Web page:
|Blogs > rm_connor696 > life on the installment plan|
There's a Richard Brautigan poem that goes something like "Unlaid for forty days. / If I were dead / I couldn't attract a female fly."
So I've been mucking about with this site for a few weeks, but so far I haven't had much in the way of promising contacts. (I am very happy, however, to have discovered this segment of the blogosphere. It feels like a warm and welcoming community.)
The lack of contacts no doubt relates to both space (I live in a not terrifically well-populated area) and time (I'm 49, which makes me understandably irrelevant to a lot of otherwise horny people). Still, it got me to thinking, and the results take a rather roundabout path, one that starts in ancient Rome. Hey, don't get all crosseyed with me; I TOLD you it was roundabout!
The notion that bits of culture, such as language, customs, artifacts, and so on, are always open to radical reinterpretation is fairly common these days. Maybe it's true. Maybe nothing can be self-interpreting, as it were. In any event, male homosexuality provides a good example of such a reinterpretation. These days we think of it in terms of desire, of identity. Whether you regard it as a choice or an innate element of personality, you're likely to see it as a matter of desire: what gets the person all hot and bothered.
It was not always so, however. The Romans, for example, viewed this differently. Consider the following, one of the so-called Priapic poems (the Romans used statues of Priapus, a small god with a big, hard dick, as "scarecrows" in their gardens; these statues often bore short poems): "Girl, watch your c*nt; boy, keep your ass from grief. / Another threat awits the bearded thief." What, were Roman men cheerfully bisexual, as ancient Greek men are thought to have been? No, it turns out that the only "homosexuals" in the poem just cited would have been the boy or the thief--namely, those who were penetrated. The penetrator remains splendidly male, even if he gets hard at the prospect of reaming some tight, firm butt.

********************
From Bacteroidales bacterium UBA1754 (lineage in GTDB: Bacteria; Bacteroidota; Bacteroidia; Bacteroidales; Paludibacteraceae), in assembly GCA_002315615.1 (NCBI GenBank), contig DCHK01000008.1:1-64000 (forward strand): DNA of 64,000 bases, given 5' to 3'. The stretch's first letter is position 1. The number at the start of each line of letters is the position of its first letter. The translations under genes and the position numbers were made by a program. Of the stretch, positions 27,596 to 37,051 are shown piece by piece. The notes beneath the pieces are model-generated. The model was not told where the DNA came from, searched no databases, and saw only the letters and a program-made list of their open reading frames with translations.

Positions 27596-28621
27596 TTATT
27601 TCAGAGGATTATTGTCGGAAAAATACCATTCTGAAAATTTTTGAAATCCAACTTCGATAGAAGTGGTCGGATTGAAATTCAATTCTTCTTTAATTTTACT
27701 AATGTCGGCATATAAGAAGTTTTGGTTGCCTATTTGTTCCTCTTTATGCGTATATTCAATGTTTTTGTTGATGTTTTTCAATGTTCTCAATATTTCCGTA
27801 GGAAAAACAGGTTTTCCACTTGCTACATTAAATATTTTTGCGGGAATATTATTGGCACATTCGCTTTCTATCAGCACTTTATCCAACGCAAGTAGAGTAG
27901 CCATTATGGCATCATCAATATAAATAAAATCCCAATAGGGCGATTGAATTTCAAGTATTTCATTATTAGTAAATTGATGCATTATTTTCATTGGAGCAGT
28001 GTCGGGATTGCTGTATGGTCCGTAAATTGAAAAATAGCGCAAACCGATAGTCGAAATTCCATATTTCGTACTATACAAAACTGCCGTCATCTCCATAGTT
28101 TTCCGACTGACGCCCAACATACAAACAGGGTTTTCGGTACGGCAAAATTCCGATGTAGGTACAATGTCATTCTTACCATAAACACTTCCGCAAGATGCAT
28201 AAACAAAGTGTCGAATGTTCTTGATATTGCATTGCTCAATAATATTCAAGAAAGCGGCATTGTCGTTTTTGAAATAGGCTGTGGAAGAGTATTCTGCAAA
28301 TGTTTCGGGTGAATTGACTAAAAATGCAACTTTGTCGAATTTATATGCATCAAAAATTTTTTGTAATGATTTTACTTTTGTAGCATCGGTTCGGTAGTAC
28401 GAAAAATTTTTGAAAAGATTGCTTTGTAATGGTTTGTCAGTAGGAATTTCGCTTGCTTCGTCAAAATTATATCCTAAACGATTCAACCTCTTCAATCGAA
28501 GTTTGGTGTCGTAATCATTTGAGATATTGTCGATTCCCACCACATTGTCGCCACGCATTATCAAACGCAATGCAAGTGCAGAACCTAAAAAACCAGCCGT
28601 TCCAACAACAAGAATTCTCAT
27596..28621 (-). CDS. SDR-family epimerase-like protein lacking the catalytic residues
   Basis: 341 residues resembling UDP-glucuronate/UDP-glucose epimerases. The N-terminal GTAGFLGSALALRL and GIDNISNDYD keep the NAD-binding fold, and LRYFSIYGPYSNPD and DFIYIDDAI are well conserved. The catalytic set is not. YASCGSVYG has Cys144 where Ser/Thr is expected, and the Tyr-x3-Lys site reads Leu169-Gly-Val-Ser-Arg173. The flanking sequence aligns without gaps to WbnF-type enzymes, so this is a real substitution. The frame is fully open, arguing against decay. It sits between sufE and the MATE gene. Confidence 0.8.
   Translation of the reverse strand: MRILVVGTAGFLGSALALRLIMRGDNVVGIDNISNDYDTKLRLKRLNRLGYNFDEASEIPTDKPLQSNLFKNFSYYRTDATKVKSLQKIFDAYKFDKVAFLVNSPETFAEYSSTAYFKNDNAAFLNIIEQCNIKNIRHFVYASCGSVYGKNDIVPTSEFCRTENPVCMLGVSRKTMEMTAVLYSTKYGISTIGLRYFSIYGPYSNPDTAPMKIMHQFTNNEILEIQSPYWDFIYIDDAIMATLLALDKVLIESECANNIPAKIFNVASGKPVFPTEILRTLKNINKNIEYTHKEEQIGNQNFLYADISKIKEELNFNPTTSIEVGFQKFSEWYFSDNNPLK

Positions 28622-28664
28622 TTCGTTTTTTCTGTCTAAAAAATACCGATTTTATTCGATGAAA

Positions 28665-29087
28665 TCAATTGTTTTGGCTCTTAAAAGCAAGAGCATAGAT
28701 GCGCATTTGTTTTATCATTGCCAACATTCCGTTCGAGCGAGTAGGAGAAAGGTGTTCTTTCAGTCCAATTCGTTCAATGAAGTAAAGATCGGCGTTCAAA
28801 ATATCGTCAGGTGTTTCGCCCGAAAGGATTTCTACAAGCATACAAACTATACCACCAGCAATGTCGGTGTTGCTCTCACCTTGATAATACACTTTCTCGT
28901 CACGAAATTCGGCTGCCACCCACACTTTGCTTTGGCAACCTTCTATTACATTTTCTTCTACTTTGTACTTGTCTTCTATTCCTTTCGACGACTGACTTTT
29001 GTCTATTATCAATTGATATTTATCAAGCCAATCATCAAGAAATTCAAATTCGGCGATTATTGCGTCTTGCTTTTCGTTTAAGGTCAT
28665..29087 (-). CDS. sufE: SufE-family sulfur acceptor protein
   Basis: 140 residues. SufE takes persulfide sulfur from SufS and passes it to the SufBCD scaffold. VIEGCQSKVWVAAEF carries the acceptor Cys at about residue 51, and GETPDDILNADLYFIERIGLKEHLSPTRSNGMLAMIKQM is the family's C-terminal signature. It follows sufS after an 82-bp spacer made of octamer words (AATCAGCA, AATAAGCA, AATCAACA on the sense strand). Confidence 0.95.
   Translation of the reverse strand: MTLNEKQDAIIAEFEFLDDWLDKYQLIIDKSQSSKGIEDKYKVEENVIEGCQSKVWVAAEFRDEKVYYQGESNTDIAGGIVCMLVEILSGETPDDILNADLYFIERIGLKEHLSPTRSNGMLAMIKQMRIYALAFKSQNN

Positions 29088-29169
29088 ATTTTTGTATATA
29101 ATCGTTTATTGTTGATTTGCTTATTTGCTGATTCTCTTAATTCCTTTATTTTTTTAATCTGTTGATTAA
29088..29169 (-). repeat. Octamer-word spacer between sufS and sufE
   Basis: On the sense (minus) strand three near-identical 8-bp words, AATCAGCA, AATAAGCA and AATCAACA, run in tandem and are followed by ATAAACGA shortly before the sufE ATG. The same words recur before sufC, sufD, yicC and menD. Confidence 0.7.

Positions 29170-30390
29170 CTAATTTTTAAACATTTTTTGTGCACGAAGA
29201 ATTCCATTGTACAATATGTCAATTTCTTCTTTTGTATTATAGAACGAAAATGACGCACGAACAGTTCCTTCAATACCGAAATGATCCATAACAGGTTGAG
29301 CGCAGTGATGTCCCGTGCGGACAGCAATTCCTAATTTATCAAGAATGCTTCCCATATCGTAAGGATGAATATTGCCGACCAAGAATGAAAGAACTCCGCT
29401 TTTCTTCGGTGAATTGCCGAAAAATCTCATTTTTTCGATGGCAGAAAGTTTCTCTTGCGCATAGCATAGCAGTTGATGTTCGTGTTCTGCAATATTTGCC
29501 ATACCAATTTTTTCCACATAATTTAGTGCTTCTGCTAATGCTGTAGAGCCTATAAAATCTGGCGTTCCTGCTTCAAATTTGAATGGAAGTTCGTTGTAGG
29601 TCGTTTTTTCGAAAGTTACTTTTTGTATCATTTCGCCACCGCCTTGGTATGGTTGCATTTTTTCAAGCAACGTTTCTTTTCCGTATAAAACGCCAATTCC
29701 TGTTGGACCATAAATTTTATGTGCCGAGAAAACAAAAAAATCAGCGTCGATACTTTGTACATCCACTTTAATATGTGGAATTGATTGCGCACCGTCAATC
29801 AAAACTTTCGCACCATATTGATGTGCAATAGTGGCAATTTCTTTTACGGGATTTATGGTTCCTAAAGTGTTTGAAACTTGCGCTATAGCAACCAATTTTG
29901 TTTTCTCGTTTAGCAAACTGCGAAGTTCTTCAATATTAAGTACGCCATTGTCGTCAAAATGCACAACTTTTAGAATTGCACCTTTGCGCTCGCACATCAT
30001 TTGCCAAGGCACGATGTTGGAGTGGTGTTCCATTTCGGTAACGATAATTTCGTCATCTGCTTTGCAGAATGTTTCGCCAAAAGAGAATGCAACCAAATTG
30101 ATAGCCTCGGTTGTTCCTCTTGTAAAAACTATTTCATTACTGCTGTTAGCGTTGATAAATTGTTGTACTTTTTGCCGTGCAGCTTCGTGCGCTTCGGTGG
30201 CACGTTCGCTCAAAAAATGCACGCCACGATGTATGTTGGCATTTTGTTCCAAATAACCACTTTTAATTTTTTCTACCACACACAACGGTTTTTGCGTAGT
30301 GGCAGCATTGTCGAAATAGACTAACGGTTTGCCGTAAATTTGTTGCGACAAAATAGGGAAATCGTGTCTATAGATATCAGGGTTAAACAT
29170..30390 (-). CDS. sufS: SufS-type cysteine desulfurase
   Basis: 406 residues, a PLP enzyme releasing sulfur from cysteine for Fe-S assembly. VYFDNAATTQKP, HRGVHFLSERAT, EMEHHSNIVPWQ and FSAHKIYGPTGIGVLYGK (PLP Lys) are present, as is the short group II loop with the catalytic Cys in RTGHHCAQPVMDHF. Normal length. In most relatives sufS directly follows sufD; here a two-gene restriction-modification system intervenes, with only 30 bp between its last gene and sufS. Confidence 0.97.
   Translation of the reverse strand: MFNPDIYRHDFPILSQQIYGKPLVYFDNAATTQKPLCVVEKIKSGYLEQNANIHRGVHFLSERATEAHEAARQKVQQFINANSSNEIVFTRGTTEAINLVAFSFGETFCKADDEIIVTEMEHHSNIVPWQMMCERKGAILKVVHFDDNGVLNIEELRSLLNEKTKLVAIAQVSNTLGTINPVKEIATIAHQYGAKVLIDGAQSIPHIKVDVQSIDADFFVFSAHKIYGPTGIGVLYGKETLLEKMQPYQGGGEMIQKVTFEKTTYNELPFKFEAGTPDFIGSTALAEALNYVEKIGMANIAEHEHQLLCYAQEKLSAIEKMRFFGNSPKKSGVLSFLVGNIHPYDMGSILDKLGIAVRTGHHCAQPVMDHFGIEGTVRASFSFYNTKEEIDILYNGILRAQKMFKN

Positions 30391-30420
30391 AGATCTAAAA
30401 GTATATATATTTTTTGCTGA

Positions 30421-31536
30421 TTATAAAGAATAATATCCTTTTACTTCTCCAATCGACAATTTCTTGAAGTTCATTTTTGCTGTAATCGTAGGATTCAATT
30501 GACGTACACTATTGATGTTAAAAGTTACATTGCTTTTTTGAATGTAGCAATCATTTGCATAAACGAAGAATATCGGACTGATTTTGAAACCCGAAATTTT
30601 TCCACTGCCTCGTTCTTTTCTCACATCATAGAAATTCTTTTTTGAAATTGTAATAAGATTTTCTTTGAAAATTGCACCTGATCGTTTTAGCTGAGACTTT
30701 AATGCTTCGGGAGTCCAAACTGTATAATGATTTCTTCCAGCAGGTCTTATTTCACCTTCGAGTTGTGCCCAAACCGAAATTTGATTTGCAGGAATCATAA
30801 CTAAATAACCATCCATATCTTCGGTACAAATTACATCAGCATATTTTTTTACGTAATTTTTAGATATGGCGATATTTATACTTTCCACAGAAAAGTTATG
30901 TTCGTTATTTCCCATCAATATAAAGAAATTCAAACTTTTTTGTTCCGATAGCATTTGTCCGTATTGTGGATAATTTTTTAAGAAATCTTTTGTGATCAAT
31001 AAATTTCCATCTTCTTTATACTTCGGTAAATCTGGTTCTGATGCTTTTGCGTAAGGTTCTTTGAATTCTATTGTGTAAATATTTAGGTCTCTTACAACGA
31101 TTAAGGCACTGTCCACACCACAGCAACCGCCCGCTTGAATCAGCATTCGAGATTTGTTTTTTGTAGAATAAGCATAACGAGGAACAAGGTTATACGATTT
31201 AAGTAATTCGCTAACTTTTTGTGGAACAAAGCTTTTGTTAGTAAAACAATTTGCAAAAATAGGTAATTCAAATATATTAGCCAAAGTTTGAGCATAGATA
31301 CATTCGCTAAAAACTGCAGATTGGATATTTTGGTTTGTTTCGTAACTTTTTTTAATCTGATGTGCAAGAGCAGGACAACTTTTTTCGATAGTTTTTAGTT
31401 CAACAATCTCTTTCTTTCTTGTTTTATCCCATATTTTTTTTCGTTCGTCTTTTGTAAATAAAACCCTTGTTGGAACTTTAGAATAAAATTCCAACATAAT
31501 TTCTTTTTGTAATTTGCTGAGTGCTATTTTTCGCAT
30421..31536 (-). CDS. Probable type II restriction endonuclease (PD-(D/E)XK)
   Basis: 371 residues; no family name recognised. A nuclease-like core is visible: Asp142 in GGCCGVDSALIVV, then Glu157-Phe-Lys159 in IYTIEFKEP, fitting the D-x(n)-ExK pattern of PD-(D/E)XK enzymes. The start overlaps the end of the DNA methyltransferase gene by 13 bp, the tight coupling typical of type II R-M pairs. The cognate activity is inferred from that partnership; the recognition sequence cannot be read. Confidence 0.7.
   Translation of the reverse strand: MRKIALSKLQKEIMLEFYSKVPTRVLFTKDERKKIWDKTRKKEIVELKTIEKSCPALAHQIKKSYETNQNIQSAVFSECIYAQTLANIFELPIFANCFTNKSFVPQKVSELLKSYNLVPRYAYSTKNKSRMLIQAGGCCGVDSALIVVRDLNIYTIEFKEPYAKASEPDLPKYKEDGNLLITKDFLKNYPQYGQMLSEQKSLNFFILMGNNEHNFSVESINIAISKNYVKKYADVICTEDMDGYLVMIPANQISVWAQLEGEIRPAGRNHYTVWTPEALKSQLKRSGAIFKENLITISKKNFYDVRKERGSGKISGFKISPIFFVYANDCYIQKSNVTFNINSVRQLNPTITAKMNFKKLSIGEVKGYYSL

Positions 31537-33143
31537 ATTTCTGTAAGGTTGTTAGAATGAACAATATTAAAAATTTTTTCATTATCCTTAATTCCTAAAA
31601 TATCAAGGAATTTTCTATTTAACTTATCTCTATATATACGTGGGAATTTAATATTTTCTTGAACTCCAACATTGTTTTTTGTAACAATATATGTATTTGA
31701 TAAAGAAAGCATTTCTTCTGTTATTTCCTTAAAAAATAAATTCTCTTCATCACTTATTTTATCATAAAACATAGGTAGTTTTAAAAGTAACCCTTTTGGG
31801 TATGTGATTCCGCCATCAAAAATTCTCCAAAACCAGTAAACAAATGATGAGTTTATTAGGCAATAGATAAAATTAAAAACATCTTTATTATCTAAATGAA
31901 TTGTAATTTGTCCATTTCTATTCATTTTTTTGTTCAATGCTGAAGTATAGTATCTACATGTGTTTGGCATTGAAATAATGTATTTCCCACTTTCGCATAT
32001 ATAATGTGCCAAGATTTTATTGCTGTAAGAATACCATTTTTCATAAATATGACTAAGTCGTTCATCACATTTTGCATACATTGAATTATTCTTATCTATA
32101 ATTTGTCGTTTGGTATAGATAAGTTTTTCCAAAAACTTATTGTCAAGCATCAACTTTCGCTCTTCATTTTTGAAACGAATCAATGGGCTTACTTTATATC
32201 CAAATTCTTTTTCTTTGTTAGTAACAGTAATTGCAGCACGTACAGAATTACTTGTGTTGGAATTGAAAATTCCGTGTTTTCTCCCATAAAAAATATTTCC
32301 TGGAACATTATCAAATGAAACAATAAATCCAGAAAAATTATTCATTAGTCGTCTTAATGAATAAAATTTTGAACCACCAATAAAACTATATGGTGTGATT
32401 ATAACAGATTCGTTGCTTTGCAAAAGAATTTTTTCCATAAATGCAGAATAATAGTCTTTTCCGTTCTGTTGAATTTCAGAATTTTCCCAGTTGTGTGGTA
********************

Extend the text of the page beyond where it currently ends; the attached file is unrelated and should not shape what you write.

How can this be? Richard Hooper, a translator of these poems, writes, "If the phallus is power, then the exercise of that power symbolizes status." He might even have said that it constitutes status. Hooper concludes, "A real man (vir) in Rome was a full citizen who was free to penetrate anyone of lower social staus than himself, whether a woman, a boy, or a slave of either sex. . . . A man who allowed or WAS FORCED to perfom fellatio was considered completely feminized by the experience" (emphasis added).
So for the Romans the issue was largely behavioral, at least within the confines of their social system. You could actually make someone else gay, whatever his desires. Even if male bodies made his penis shrivel away, the fact that you penetrated any of his orifices would make him homosexual everywhere and always.
As I said, I think this differs a lot from our understanding of the matter. Even Michel Foucault, a social theorist preoccupied with power, fixated on the relation of power to desire. He didn't ignore the latter to focus on the former. What explains the difference? Anything I say will be a mere guess, but I suppose it has something to do with classical liberalism, wherein societies are viewed primarily as collections of individuals, with those individuals constituting the ultimate locus of value, and with the subjective turn initiated by psychology and psychiatry, where desires become the preferred explanatory tool.
What does this have to do with my not getting any? No, it's not that I'm gay--in either of the two senses. For the answer, tune into part 2!
7/30/2005 5:30 pm
I will wait for part 2.